George Fuller was brought up on a farm in Deerfield, Massachusetts, and periodically returned to it throughout his life. In 1841 he was an itinerant portraitist with his half brother, Augustus, in northern New York. During the winter of 1841–1842, he studied in Albany, New York, with sculptor Henry Kirke Brown. During the following two winters, he studied at the Boston Artists' Association and shared a studio with sculptor Thomas Ball. Fuller took classes at the National Academy of Design in 1847 after moving to New York City, which—except for one year in Philadelphia and three winters in the South—was to be his home for the next twelve years. After assuming management of the Deerfield farm in 1859 upon the death of his father, Fuller spent five months touring Europe in 1860 to study the old masters and to sketch. For the next fifteen years, he devoted himself largely to farming, but in the spring of 1876, economic necessity and the "discovery" of a new style and technique brought Fuller back to Boston again, and he exhibited there to considerable acclaim during the remaining eight years of his life.
Fuller's trip abroad in 1860 included a study of a wide spectrum of the old and new in European painting: Millet, the Pre-Raphaelites, Corot, and Rembrandt were among the artists given special attention. The lengthy sojourn on his Deerfield farm that followed this trip allowed Fuller's discoveries to mellow in his mind until he had slowly developed a mode of vision that was particularly his own. Eastern America's gowing taste for the sweet, sad look of American's tone poets undoubtedly contributed to the somewhat exaggerated acclaim accorded Fuller during his final years. The anonymous maiden of The Afterglow [The Phillips Collection] and the unassuming youngster in Dandelion Girl, [Museum of Fine Arts, Boston] typical subjects of Fuller's late style, dwell more within an aura than a real space and are bathed in a dim but highly varnished glow. The mood evoked is one that, in James Flexner's words, "luxuriates in not being forced to accept from the senses any data that does not serve its immediate imaginative ends." Not surprisingly Fuller was a great favorite of the New England literati and his wistful sense of nostalgia was often compared to that of Corot, an artist with whom he had little else in common.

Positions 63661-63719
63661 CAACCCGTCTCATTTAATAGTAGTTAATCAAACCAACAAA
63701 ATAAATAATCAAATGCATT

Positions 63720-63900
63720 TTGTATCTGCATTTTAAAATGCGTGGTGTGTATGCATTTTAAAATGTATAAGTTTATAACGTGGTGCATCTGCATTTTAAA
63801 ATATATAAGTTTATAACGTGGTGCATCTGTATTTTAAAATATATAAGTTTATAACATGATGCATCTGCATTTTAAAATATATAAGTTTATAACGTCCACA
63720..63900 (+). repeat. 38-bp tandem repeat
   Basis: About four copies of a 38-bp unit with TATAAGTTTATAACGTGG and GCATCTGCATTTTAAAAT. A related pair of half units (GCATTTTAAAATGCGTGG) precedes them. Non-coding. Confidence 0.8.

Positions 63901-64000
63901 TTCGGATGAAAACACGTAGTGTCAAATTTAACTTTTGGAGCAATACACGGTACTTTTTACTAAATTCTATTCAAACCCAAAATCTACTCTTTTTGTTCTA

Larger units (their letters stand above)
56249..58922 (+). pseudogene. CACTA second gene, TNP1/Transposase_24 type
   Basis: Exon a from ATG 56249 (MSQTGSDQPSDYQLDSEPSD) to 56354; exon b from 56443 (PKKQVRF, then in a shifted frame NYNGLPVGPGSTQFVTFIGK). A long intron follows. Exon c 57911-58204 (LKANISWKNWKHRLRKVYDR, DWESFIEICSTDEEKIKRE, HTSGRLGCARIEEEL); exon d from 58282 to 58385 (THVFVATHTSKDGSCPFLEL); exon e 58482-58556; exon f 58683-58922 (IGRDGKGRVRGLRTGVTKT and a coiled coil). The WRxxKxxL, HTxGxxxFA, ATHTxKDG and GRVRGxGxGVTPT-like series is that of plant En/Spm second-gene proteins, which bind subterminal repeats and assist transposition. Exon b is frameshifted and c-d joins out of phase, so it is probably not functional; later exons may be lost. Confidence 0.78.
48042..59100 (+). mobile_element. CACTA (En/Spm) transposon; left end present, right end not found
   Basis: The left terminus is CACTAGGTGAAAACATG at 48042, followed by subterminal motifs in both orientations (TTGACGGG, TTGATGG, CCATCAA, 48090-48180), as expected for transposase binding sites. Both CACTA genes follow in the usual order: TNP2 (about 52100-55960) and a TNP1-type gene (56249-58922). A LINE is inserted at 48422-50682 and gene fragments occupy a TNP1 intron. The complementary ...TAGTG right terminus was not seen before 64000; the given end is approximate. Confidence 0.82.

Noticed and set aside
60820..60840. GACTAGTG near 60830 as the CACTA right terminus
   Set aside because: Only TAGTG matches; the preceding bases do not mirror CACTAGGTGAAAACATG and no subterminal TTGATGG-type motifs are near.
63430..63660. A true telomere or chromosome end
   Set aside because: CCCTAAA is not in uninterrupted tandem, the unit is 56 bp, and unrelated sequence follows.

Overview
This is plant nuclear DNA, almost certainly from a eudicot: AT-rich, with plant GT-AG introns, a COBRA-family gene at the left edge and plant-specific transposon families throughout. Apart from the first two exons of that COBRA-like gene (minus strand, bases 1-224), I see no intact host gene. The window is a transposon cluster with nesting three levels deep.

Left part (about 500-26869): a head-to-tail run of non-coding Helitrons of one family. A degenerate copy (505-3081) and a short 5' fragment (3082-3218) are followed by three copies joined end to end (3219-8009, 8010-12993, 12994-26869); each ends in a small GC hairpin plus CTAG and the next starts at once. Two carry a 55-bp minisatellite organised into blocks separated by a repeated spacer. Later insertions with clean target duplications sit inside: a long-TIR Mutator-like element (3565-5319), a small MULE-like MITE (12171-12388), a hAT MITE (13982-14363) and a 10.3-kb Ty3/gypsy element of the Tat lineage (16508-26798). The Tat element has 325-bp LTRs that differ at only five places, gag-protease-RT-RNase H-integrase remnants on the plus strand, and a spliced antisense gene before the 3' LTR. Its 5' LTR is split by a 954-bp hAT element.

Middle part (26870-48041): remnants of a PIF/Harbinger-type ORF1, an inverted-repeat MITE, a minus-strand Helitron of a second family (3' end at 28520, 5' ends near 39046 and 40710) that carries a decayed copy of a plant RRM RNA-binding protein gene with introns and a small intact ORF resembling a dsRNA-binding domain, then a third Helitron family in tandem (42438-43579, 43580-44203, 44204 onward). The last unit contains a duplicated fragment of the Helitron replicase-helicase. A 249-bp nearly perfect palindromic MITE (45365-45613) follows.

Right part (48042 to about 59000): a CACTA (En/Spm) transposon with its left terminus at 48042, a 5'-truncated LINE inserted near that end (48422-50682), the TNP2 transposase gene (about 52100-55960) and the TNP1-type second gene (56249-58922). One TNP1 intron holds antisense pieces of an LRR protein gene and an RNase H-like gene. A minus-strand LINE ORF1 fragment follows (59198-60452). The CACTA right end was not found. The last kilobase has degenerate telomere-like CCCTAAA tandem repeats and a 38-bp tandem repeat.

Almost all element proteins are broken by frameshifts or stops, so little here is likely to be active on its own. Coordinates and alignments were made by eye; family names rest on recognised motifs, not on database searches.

Peter Bermingham American Art in the Barbizon Mood (Washington, D.C.: National Collection of Fine Arts and Smithsonian Institution Press, 1975)